“The board’s been clear about the strategic intent for Bath & Body Works in Victoria’s Secret,” Burgdoerfer said on the call. “And that is to ensure that both businesses are valued appropriately, including the appropriate valuation of Bath & Body Works, which we believe will be enhanced through a separation of the businesses. We continue to be on a path.

“After we get a good visibility to the full Q4 results to work with, our advisers that we hired back in August — JP Morgan and Goldman Sachs — [we plan] to work with those advisers and to begin, you know, a process in earnest to to pursue the options for the separation of the two companies fast,” Burgdoerfer said.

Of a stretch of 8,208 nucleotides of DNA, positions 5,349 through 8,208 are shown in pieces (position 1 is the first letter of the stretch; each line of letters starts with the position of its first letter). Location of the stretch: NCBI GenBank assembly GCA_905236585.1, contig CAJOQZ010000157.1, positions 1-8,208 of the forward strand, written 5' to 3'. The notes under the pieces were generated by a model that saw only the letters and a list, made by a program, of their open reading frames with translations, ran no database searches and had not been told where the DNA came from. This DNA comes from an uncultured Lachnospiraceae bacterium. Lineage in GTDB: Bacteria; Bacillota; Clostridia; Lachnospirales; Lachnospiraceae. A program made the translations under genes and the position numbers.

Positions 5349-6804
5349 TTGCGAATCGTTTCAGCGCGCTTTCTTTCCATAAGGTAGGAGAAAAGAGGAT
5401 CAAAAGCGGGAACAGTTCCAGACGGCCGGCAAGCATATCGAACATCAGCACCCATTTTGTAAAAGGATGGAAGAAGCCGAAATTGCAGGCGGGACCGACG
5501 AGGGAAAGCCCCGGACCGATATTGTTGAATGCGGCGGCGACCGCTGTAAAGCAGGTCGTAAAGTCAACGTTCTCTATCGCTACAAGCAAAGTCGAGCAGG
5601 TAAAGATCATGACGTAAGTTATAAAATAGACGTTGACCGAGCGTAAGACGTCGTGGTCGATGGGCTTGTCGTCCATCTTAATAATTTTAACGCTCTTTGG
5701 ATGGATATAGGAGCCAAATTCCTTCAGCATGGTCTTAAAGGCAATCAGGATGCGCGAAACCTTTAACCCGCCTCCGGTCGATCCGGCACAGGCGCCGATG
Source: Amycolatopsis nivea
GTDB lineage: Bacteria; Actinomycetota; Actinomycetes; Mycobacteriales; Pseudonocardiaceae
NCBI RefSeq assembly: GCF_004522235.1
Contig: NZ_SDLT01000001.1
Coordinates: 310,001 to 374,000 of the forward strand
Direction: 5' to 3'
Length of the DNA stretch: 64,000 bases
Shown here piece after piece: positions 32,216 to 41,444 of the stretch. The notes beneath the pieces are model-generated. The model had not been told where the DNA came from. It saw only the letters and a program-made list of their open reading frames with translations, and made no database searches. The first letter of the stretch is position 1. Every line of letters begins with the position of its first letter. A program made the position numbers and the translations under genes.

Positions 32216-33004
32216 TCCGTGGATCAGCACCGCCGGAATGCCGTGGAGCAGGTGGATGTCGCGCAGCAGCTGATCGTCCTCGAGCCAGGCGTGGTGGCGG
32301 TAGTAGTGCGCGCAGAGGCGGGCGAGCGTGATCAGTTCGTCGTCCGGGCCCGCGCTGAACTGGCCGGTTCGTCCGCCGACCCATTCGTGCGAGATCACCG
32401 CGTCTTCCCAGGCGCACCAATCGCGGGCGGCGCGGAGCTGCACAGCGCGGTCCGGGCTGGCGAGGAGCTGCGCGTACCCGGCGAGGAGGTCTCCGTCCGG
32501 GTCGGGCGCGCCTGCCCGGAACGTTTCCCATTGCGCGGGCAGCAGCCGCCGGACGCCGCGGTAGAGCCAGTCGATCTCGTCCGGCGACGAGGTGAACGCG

He added that with the recent gains in the lingerie business and L Brands’ stock price — which is up more than 125 percent, year-over-year — the Victoria’s Secret business might actually be more valuable now than it was at the start of 2020, when the business was for sale. 

“Businesses are valued off of, you know, historic and forward looking EBITDA on cash flow,” Burgdoerfer said. “We’ve made material progress on those measures in the third quarter. And we would expect that the business is worth meaningfully more than it might have been in the recent past.

“We’ve just finished one solid quarter, so we got a lot of work in front of us,” Burgdoerfer added. “But there’s a lot of opportunity.”